Spanning from the Perisa to the Nile River and extending to the Horn of Africa encompassing all of the Arabian Peninsula, this detailed map from Reichardi Orbis terrarum antiquus a D. Campio editus, published in Nuremberg in 1829 by Johann Christoph Reichard, masterfully integrates classical toponyms with contemporary geography.
This map serves as a bridge between the classical understanding of geography and contemporary cartographic advancements. Integrating placenames such as Arabia Felix, Arabia Petraea, and Mesopotamia with modern geography reflects this unique period of intellectual synthesis.
The map's detailed portrayal of regions and ancient cities such as Hierosolyma (Jerusalem), Ctesiphon, and Seleucia is significant. These locations, crucial in ancient history and trade, are overlayed onto the then-current understanding of the geography, offering a unique perspective that blends time and space.
In the Gulf, names such as Ichthyophagi, Asabi, Agraei, Cadara civitas (Qatar?), and the Sinus Persicus (Persian Gulf) showcase the naming conventions of classical antiquity.
Christian Gottlieb Reichard (1758-1837) was a German cartographer. Reichard studied law in Leipzig and found work as a town clerk in Bad Lobenstein. He had great personal interest in geography, history, and cartography, hobbies which gained him more renown than law. However, even after he began making maps, he continued working his clerk job, which gave him the financial stability to support his family.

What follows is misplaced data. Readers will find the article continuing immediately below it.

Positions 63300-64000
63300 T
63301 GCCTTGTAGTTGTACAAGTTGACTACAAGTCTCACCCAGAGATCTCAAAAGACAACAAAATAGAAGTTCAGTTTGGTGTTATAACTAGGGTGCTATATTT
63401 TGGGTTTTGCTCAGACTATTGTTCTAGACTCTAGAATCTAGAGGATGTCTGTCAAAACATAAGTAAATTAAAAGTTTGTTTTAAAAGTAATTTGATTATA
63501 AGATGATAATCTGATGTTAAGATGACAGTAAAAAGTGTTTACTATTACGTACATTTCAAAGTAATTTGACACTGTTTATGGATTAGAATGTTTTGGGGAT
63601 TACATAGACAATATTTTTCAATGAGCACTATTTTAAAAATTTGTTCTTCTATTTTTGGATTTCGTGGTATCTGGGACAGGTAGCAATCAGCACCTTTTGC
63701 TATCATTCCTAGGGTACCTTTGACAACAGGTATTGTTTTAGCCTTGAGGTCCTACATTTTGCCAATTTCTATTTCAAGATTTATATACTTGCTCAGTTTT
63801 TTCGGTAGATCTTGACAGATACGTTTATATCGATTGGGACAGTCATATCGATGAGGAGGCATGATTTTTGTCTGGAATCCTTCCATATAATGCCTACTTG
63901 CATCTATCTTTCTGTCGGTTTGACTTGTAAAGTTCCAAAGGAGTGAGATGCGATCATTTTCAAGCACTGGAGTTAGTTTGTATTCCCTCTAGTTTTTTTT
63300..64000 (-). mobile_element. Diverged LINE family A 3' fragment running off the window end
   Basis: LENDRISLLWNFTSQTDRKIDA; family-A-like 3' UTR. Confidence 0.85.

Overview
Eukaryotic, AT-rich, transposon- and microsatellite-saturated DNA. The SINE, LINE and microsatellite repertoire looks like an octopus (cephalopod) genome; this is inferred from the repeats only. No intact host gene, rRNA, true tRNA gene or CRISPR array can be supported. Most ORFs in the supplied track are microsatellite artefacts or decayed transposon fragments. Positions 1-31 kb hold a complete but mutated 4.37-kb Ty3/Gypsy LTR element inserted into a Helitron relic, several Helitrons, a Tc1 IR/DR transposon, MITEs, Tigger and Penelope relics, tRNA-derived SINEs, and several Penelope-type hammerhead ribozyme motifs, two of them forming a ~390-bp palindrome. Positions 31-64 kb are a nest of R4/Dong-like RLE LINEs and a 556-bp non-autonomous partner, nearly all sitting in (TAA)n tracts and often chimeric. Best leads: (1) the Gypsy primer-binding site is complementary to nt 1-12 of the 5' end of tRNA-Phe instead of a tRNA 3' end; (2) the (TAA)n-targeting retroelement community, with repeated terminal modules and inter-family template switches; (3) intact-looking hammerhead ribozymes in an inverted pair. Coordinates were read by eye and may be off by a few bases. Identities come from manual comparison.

Reichard is best known for his work on his Atlas des Ganzen Erdkreises in der Central Projection (Atlas of the Whole World in the Central Projection) in 1803 and the Orbis terrarum antiquus (Atlas of the Ancient World) of 1824. He is also likely the first published cartographer to adopt the Albers conic projection, in his map Die Vereinigten Staaten von Nord-America, nach den sichersten Bestimmungen, neuesten Nachrichten und Charten, in der Alber’schen Projection entworfen, (The United States of North America, after the safest regulations, latest news and charts, designed in the Alberian projection), where he references the Albers projection by name.
Reichard’s work was known by his contemporaries as highly accurate, and in fact this descriptor still holds up today. This accuracy, along with his skill, made him very publishable, and he worked on a number of atlases with other cartographers, such as Steiler’s Handatlas. Reichard’s style is simple but includes great detail, making his maps both recognizable at a glance and engaging upon deeper study.